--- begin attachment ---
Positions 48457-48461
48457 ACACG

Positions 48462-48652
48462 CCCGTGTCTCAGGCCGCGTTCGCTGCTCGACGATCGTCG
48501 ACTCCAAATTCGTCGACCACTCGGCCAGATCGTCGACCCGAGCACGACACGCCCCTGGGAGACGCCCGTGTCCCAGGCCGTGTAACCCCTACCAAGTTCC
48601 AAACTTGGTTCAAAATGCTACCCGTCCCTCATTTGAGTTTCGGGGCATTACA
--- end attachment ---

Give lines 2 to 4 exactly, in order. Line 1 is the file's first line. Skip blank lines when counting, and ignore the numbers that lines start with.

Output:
48457 ACACG

Positions 48462-48652
48462 CCCGTGTCTCAGGCCGCGTTCGCTGCTCGACGATCGTCG